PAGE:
Terence Higgins, 51, of Ware, appeared at Watford Magistrates Court on Friday 17 October after prosecution by Welwyn Hatfield Borough Council relating to two private rentals in Hatfield.

Twenty-three charges relating to a multiple occupancy property at 12 Fern Dells included failures in gas, electrical and fire safety measures which placed the tenants at significant risk of injury. 

There were other failures to protect the safety of tenants and inadequate maintenance of the building including extensive damp and mould that had been allowed to develop in one of the bedrooms, disrepair to windows and flooring, and unkempt front and rear gardens. 

Five offences relating to a property at 10 Badger Way were as a result of failure to comply with Improvement Notices. The notices had been served on Higgins in February 2014 and required him to rectify serious hazards in the property, including a collapsing ceiling.

The court imposed fines of £14,000 (£500 for each offence), and ordered Higgins to pay costs to the council of £6,782.81. A victim surcharge of £120 was also ordered making a total of £20,902.81. Higgins had already incurred costs of £1,375 as a result of the Improvement Notices.

Both properties have since been put on the open market, and one has subsequently been purchased by the council. This will be converted into a family home as part of its programme to increase the amount of good quality council housing throughout Welwyn Hatfield.

Councillor Roger Trigg, executive member for planning, housing and community, said: "It is only a few weeks since our last successful prosecution of a private landlord who was risking the health and safety of their tenants; once again we are delighted with another successful outcome. It is a stark warning to other landlords that we will not tolerate such disregard for the wellbeing of residents.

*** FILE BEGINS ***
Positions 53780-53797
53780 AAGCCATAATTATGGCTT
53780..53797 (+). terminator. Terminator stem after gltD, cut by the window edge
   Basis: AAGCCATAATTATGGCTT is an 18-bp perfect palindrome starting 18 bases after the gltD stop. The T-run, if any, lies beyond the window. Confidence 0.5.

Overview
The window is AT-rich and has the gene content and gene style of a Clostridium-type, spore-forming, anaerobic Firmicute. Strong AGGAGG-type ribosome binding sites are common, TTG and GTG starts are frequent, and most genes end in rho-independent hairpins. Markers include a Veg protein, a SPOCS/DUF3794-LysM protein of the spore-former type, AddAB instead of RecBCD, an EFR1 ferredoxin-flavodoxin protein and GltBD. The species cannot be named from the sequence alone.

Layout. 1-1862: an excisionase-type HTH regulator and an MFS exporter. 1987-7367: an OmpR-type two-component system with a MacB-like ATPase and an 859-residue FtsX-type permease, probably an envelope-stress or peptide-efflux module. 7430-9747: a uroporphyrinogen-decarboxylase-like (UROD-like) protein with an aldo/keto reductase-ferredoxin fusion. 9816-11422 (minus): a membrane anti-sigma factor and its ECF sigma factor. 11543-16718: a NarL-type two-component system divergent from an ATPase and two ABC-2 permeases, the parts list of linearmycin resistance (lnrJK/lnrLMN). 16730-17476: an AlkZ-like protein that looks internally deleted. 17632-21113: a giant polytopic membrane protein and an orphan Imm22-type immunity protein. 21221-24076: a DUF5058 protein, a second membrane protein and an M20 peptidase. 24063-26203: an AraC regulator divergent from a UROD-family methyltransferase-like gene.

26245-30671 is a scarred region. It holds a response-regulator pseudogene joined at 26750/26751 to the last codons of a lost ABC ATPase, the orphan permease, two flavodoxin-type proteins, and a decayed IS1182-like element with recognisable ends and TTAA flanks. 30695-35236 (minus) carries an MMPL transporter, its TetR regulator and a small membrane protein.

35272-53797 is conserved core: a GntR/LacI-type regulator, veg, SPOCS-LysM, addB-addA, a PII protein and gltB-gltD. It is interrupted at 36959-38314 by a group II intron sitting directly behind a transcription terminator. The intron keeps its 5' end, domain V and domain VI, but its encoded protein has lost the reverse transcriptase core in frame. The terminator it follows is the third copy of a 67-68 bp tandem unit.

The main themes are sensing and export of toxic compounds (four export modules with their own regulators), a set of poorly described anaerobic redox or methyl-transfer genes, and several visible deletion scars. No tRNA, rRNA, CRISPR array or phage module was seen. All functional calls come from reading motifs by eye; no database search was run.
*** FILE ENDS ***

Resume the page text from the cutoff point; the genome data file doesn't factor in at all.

"These offences were serious breaches of the law and could have led to severe injury or worse. What makes this outcome even more pleasing is that one of these properties will now provide a high quality council home to a family seeking accommodation in the borough."

 


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Tenant jailed for fraud following civil case

A tenant has been jailed for two years following a civil case in which she confessed to fraudulently supplying false references and pay slips to letting agents.

Sharon Watts, 47, from Land’s End in Cornwall provided the false documents to Miller Countrywide and Anthony Richards Property Services to obtain tenancies on two occasions in 2013.
 
Truro Crown Court, which had adjourned the case in June to examine sentencing options, sentenced Watts to two years in prison.
 
Local Cornish papers report one of the landlords involved saying that: “When she got into the property [she] never paid the rent then she basically lived rent free whilst you go through the eviction process.
 
“People always said to me that the police are not interested as it’s a civil case. That’s not correct. If a landlord can show that the application form is false and they fail to pay rent then they are deceiving the landlord out of what rightly is theirs.
 
“I must have spent hours and hours writing emails and letters to the police and Action for Fraud… I wrote to complaints at Action for Fraud, police chief Devon and Cornwall and police complaints.”


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Landlords ‘fessing up to tax evasion, says RLA

Landlords have “responded positively” to the HMRC ‘Let Property Campaign’ that encourages disclosure of past rental profits for tax purposes, according to the Residential Landlords Association (RLA).

In fact, the response has been so overwhelming, landlords could face a six month wait for disclosure forms to be accepted.

Rita4Rent, the RLA’s tax specialist partner, has spoken directly with the HMRC and has discovered that landlords are flooding the helplines, scrambling to understand obligations.

The tax man warned landlords last year that they needed to disclose their rental incomes, or heavy penalties could be expected for non-compliance. However, the HMRC has proved that working with landlords pays dividends with so many landlords coming forward to potentially benefit from more favourable terms.